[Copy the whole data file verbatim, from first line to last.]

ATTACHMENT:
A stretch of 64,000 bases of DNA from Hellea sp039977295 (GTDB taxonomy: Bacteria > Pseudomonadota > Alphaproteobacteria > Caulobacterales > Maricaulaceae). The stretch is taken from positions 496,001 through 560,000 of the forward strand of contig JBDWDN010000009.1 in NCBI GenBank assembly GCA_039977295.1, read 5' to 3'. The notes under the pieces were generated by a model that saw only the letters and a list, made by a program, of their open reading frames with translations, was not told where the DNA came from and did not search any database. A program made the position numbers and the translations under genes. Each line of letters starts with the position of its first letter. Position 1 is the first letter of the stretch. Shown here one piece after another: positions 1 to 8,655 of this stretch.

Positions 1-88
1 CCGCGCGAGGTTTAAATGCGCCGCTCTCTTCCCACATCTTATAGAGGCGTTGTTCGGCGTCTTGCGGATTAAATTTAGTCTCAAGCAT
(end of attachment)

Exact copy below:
A stretch of 64,000 bases of DNA from Hellea sp039977295 (GTDB taxonomy: Bacteria > Pseudomonadota > Alphaproteobacteria > Caulobacterales > Maricaulaceae). The stretch is taken from positions 496,001 through 560,000 of the forward strand of contig JBDWDN010000009.1 in NCBI GenBank assembly GCA_039977295.1, read 5' to 3'. The notes under the pieces were generated by a model that saw only the letters and a list, made by a program, of their open reading frames with translations, was not told where the DNA came from and did not search any database. A program made the position numbers and the translations under genes. Each line of letters starts with the position of its first letter. Position 1 is the first letter of the stretch. Shown here one piece after another: positions 1 to 8,655 of this stretch.

Positions 1-88
1 CCGCGCGAGGTTTAAATGCGCCGCTCTCTTCCCACATCTTATAGAGGCGTTGTTCGGCGTCTTGCGGATTAAATTTAGTCTCAAGCAT